Sunday, November 8, 2015

Side project time: DNS Twister

Recently I came across a really awesome Python tool called dnstwist. In the author's words, dnstwist is a "Domain name permutation engine for detecting typo squatting, phishing and corporate espionage".

At its core dnstwist creates permutations of domain names and checks to see if they are registered. It also does a ton of other cool things like GeoIP mapping to resolved IP addresses.

As I am sure there are people who would like to use dnstwist but don't have Python installed, I have (after a weekend's re-familiarisation with Google App Engine) created DNS Twister!

It may look rough as **** but it works, presenting the core dnstwist functionality via a web application.

The source code is on GitHub of course.

Sunday, October 25, 2015

Docking/charging system overview

As a follow-up to yesterday's post, here's another of my excellent terrible Visio diagrams, showing how the different bits of software will work together on the RPi:

Click to see in all it's glory

The SumoProxy component is effectively complete and the Web Interface component allows viewing the FPV camera but doesn't offer any control. SumoPy and the docking code "work", but not yet in the manner shown.

Saturday, October 24, 2015

Sumo-charge update

Thanks to a super-long-weekend my Parrot Jumping Sumo wireless charging project has been making good progress.

The current design has the Raspberry Pi "proxy" the Jumping Sumo, teeing off the data passing between the controller (iPad/phone/etc) and the Sumo.

There is a basic web interface where the user can view the FPV video, and (soon) enable the automated docking sequence. The web interface runs off a flask web server which can parse the video data and will inject controls back into the stream.

I expect I'll switch to web-only control once I've proved the web interface can perform on the Raspberry Pi.

SumoPy and SumoProxy
Two components of this project are available separately via these repositories if you want a play: SumoPy, SumoProxy.

Sunday, October 18, 2015

Faster barcode tracking

Leveraging the work done to speed up both video capture and motor control, here's a significantly faster tracking example:

On board it looks like this:


The first photo taken by properly scraping the video stream.

Capturing Parrot Jumping Sumo video packets in Python's UDPServer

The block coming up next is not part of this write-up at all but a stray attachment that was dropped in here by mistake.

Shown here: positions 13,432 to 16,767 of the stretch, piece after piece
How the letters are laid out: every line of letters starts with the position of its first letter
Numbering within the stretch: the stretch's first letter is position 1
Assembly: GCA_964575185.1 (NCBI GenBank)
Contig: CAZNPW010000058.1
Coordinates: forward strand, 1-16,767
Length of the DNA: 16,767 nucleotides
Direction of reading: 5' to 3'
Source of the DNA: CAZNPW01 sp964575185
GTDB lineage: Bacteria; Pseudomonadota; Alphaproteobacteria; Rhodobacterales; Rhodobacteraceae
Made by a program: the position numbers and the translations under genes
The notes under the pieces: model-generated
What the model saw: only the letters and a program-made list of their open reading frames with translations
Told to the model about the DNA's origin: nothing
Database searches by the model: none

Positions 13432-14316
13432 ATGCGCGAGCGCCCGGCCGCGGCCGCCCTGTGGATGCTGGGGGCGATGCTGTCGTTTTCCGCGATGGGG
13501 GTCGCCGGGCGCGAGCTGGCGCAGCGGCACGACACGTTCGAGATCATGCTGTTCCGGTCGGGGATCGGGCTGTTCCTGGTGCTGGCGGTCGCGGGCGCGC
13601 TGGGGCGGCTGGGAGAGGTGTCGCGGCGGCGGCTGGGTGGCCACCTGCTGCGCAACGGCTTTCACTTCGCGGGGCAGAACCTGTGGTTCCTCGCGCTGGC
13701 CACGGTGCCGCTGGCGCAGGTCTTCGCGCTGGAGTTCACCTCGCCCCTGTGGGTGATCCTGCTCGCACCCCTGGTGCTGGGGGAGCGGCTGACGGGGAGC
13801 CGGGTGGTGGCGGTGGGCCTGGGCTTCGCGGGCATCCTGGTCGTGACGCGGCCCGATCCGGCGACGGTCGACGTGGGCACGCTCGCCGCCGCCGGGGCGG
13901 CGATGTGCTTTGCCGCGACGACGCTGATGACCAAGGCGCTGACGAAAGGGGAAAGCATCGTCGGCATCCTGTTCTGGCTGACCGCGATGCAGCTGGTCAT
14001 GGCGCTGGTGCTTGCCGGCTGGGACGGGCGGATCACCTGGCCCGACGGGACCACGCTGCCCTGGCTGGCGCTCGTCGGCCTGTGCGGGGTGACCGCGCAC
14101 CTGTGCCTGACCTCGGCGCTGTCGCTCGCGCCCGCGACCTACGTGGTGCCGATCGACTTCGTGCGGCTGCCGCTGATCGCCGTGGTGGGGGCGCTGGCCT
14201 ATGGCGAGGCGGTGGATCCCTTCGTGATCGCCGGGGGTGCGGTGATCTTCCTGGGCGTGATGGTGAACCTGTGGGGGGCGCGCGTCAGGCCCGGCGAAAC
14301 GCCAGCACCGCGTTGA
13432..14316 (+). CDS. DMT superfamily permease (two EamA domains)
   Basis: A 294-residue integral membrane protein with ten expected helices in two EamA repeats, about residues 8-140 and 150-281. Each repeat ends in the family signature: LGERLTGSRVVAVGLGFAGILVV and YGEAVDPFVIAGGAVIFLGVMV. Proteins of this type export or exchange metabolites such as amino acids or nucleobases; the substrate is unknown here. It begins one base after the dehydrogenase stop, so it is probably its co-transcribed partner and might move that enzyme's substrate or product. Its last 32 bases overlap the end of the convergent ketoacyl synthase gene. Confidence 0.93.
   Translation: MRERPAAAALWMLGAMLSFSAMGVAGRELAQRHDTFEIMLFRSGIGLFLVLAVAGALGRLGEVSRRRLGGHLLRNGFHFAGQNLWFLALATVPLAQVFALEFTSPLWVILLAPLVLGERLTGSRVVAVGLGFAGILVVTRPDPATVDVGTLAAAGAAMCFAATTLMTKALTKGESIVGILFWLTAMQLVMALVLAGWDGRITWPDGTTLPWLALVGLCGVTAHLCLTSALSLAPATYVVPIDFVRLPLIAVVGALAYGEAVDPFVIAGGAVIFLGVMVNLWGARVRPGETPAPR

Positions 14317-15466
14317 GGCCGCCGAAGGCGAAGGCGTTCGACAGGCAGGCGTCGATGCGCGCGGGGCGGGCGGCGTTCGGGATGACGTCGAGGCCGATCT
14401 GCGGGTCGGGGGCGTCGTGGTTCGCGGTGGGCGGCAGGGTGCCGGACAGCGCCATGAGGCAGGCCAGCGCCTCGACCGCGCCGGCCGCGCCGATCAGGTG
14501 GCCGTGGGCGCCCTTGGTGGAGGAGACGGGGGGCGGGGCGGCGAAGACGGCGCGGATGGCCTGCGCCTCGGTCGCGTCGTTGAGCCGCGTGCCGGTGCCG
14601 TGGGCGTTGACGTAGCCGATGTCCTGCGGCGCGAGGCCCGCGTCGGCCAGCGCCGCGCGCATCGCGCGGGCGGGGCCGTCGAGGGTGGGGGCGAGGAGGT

One of the key goals of my sumo-charge project has been to have the Sumo auto-dock by driving towards a "landmark" (a barcode in my case).

To do this I obviously need access to the video stream from the Sumo. The video UDP packets are the same format as the rest of the response data, but for some reason I was not receiving them using Python's UDPServer.

After much flailing around on Google I fired up Wireshark and discovered those packets were being sent still, so it was definitely a problem with my UDP server. Digging deeper (thanks, stack overflow) I discovered that the maximum packet size in UDPServer was hard-coded to less than the size of the video packets.

The size of the video packets sent by the Sumo is established in the reply during the initialisation handshake to TCP port 44444, in the 'arstream_fragment_size' field (65000 in this instance):

To receive the video packets you need to update your UDPServer instance's 'max_packet_size' with the same value:

Monday, September 21, 2015

QR tracking using the Parrot Jumping Sumo camera

Nested QR code with the Sumo's wheels against the monitor.
To implement "auto-docking" I am intending to use a 7x7cm square nested QR code target and the Sumo's FPV camera. The QR nesting allows detection and recognition at distances up to 50cm whilst remaining accurate right up the moment of touching the docking station. The pictures shown here are actual snapshots from my Jumping Sumo's FPV camera (640x480 resolution).

Same QR code image at an approx range of 30cm from the monitor.
I've prototyped some detection code using an install of the python-qrtools package on the Raspberry Pi:

This code successfully recognises the two QR codes in these test images, though it takes about half a second to do so.

Next up, a docking control loop!